Loading...
 

 

George Long gets lost in ‘Translations’

Artist talks about his installation at the Zuckerman Museum of Art

Tuesday August 12, 2014 04:00 am EDT

Layers and layers of encyclopedia pages adorn a large outdoor wall at the Zuckerman Museum of Art in Kennesaw. That site-specific installation, “Flipping Translations,” is George Long’s latest solo project — part of group exhibition, Hearsay. The collection of solo projects in Hearsay investigates the use of gossip, rumors, and subjectivity and how it creates alternate realities in human behavior.


“I tend to tell stories in place of metaphors,” Long says about his body of work. In “Flipping Translations,” Long uses nostalgia and childhood memories as a vessel to observe how information gets passed down and changes. As the original image fades on the wall from repetition, the idea blurs and gets degraded.

Most recently, Long teamed up with Mike Stasny for I FUCKING L*** YOU at Kibbee Gallery back in February. As for his public artwork, he created large murals with the Sunday Southern Art Revival, the City of Atlanta’s Elevate program, and others.

Long spoke to Creative Loafing about what he learned reading Collier’s Encyclopedia, collaboration, and his son being the muse behind “Flipping Translations.”

With “Flipping Translations,” did you talk to/collaborate with the other artists or did you work completely on your own?

Collaboration is an integral part of my process. I had a great deal of help from artist Corinne Lee, and other guest artists including, Adrian Barzaga, Jessica Caldas, and Mike Stasny. These artists and the student assistants at the museum were active participants in the development of the piece on site. They all added to the piece by helping to select the images from the encyclopedia. Then I would enlarge the pages themselves and images and add them to the composition.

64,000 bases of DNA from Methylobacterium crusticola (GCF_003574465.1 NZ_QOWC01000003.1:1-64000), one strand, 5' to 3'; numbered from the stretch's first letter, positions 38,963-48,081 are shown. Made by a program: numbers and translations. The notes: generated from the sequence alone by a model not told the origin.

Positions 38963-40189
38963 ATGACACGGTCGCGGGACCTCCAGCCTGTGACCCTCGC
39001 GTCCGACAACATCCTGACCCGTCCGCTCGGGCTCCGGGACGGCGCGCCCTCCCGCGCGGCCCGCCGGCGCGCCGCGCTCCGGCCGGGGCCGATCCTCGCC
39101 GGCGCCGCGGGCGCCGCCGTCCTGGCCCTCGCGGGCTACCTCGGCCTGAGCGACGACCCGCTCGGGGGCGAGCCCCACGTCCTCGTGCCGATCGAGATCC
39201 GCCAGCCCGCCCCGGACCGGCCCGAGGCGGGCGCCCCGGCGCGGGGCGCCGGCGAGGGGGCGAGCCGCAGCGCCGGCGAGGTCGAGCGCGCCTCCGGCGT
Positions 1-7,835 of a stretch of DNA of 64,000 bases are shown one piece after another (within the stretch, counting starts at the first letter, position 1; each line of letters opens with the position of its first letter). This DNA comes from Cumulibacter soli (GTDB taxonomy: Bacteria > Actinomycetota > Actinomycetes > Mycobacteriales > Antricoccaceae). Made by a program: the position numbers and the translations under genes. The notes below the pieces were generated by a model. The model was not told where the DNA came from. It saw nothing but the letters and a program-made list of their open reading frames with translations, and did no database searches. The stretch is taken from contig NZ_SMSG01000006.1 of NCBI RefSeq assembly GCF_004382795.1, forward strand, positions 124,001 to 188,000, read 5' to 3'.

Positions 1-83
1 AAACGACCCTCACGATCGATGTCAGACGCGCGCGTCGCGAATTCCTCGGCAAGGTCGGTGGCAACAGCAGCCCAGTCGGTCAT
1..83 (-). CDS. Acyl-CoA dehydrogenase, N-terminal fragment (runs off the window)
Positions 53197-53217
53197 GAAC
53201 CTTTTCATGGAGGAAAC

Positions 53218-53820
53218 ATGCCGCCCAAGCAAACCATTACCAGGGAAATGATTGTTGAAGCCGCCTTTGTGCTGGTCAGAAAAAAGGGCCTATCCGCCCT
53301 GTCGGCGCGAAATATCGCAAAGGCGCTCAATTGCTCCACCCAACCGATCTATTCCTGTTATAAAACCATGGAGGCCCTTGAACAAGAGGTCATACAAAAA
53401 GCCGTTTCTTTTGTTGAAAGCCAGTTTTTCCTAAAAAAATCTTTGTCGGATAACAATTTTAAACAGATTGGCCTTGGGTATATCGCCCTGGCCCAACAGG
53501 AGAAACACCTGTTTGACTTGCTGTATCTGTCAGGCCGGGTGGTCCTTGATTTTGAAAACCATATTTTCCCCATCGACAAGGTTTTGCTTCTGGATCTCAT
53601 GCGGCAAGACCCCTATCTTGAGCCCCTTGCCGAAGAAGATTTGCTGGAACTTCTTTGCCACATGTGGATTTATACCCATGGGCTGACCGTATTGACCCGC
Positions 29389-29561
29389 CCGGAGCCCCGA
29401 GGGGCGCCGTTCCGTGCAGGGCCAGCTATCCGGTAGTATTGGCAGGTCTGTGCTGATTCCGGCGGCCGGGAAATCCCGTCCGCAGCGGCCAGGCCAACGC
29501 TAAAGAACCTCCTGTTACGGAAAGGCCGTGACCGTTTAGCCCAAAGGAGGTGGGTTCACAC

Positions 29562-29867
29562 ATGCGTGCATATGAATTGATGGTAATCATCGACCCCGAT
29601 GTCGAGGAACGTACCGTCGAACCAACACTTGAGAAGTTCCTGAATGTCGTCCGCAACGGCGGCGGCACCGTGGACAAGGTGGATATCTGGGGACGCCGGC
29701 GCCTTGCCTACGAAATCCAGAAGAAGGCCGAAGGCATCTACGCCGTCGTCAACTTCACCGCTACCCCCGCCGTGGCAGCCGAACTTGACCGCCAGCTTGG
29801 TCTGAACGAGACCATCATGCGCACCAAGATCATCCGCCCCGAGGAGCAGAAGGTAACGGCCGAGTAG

How was your experience creating on this large canvas?

I was thrilled to be able to work on a piece that engaged the architecture on this scale. The piece is meant to be viewed from several places: five feet, 20 feet, 80 feet, and 200 feet. The large figures from a distance where intended to look like they were throwing rocks at the museum, but from a closer view, they are building a cairn, or trail marker. Logistically this piece was a challenge for me. The animation aspect adds another level of complexity. In between each shot the scaffolding and lift had to be moved out of the frame.

Tell me about the concept behind, “Flipping Translations,” and your creative process behind it.

There are three main elements to this piece, and each of them is an example of how information is translated. By information, I mean learned behavior, knowledge, emotional development, and wisdom.

The encyclopedia pages are from the Colliers 1967 volume I grew up with. I used them to create a collection of random intersections of ideas. The pages are placed next to and on top of each other in no order. The larger orange images were selected, in a stream of consciousness sort of way, from books as we took them apart. The image of the cornfield is an animated element. It refers to a personal narrative from my childhood.

One day at the lake, watching my son dance unfettered, seemingly unaware of what surrounded him, I had a few realizations — this could be the happiest he is in his life. I was also aware that we were watching each other, both interpreting what we observed. The free space that surrounded him became my own archetype or translation of happiness. I am capturing moments in time and creating generations of information, some of which is gained, some lost, and some reconfigured.